Nutritional Needs of a One-Year-Old Toddler

baby-led weaning solid foods toddler Apr 30, 2024
A one year old sits in front of presents and a balloon with a pink overlay that says nutrition for 1 to 2 year olds

Navigating the transition from baby feeding to toddler feeding can be both exciting and daunting for parents. 

So much happens at one time!

Just when you think you had it all figured out…your baby turns one and ventures into the world of toddlerhood with evolving nutritional needs. 

This is exciting, but can also be slightly frustrating because new challenges may arise.

In this blog post, I’ll dive into the essentials of feeding your one-year-old, covering everything from caloric requirements to building balanced meals and snacks so you can get a good handle on nutrient needs for a toddler from 12 to 24 months. 

Listen to the Baby Food for Busy Moms Podcast below or click here!


What are the Nutritional Needs of a 12 to 24 month old toddler?

At the age of one, toddlers require approximately 700 to 1000 calories per day, with half of these calories ideally coming from healthy fats. While their rapid physical growth may slow down, their brains continue developing rapidly. Healthy fats and nutrient-dense foods can help support brain development.

This comes as a surprise to no one, but toddlers are balls of energy. Carbs are incredibly important with the amount of activity they have - especially when they start running around (remember to eat your long-acting carbs, too, as you chase them). Prioritize foods with high fiber like beans, whole fruits and veggies, and whole grains.

The AAP recommends no added sugar under the age of 2.  This means that sugar that naturally occurs in food is okay, but the goal is not to add any extra sugar to food. Remember, sugar is sometimes disguised as honey, syrup, or coconut sugar.

Finally, choose food that is lower in salt.

What Should a One-Year-Old Eat in a Day?

>>> Looking for more specific information on what a toddler should eat in a day or a week? Download this free guide and sample schedule. <<<


Why does my one-year-old need healthy fats?

The generalized term of brain development is often used when discussing infant and toddler nutrition. This timeframe is crucial for brain myelination. Brain myelination is the process by which fatty insulation, also known as myelin, forms around nerve fibers in the brain, facilitating efficient neural communication. It begins before birth and happens the most rapidly in the first two years. It is crucial for motor skills, sensory perception, and cognitive development and is one of the big reasons why our children learn so many new skills between birth to age two. Healthy fats support this process, which is why they are emphasized so heavily.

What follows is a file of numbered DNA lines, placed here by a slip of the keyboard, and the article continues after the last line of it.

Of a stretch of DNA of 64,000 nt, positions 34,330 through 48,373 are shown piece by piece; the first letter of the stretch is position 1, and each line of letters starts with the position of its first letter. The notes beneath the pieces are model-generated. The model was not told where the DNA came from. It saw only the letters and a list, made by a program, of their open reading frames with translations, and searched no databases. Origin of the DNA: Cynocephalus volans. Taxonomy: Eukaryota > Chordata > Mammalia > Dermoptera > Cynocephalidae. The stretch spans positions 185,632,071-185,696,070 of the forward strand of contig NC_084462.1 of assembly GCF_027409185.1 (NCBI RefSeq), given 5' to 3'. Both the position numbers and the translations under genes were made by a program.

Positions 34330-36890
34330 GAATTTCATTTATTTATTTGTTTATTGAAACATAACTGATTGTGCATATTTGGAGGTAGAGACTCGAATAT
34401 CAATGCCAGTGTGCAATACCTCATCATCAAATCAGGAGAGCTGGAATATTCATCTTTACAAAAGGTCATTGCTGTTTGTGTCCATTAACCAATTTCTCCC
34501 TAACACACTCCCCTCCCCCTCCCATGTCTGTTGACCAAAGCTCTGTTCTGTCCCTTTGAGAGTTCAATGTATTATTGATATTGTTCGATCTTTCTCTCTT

From birth to age one, babies get healthy fats from breast milk or formula. After the age of one, it is up to the parents to ensure their baby is getting enough healthy fat if they are no longer offering breastmilk

Consider the following sources of healthy fats for your one-year-old

  • Avocados

  • Fatty fish (salmon, mackerel, trout, sardines)

  • Nuts and seeds (almonds, walnuts, chia seeds, flaxseeds)

  • Olive oil

  • Coconut oil

  • Nut butters (peanut butter, almond butter, cashew butter)

  • Seeds (sunflower seeds, pumpkin seeds, sesame seeds)

  • Cocoa powder

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How many calories does my one-year-old need?

According to the Dietary Guidelines for Americans, one-year-olds need between 700 to 1000 calories per day. 

The American Academy of Pediatrics (AAP) recommends three meals and two snacks per day.

Finally, AAP recommends around 16 ounces of whole milk per day.

Let’s do a little math:

8 ounces of whole milk is around 150 calories. A one-year old drinking 16 ounces of whole milk is getting around 300 calories from milk alone.

That leaves between 400 to 700 calories for 3 meals and 2 snacks. That is not a lot. 

700 calories divided by 5 eating sessions is around 140 calories per meal. 

Let’s go over the amount of calories in toddler favorites.

  • One baby food pouch is usually between 50-100 calories.

  • ½ cup of greek yogurt with fat is around 100 calories.

  • 2 tbsp of peanut butter is 180 calories.

  • A slice of bread has about 75 calories.

  • One egg is around 75 calories.

  • ½ medium banana is around 50 calories.

  • ½ of a small avocado is around 100 calories.

The purpose of me telling you about the calories in certain foods is to show that 1000 calories split throughout the day is not a ton of food. It is not typical when we see kids on social media eating behemoth meals. Some toddlers eat only berries and crackers. Most of the time that is okay, but talk to your pediatric provider if you are concerned or if there is weight loss.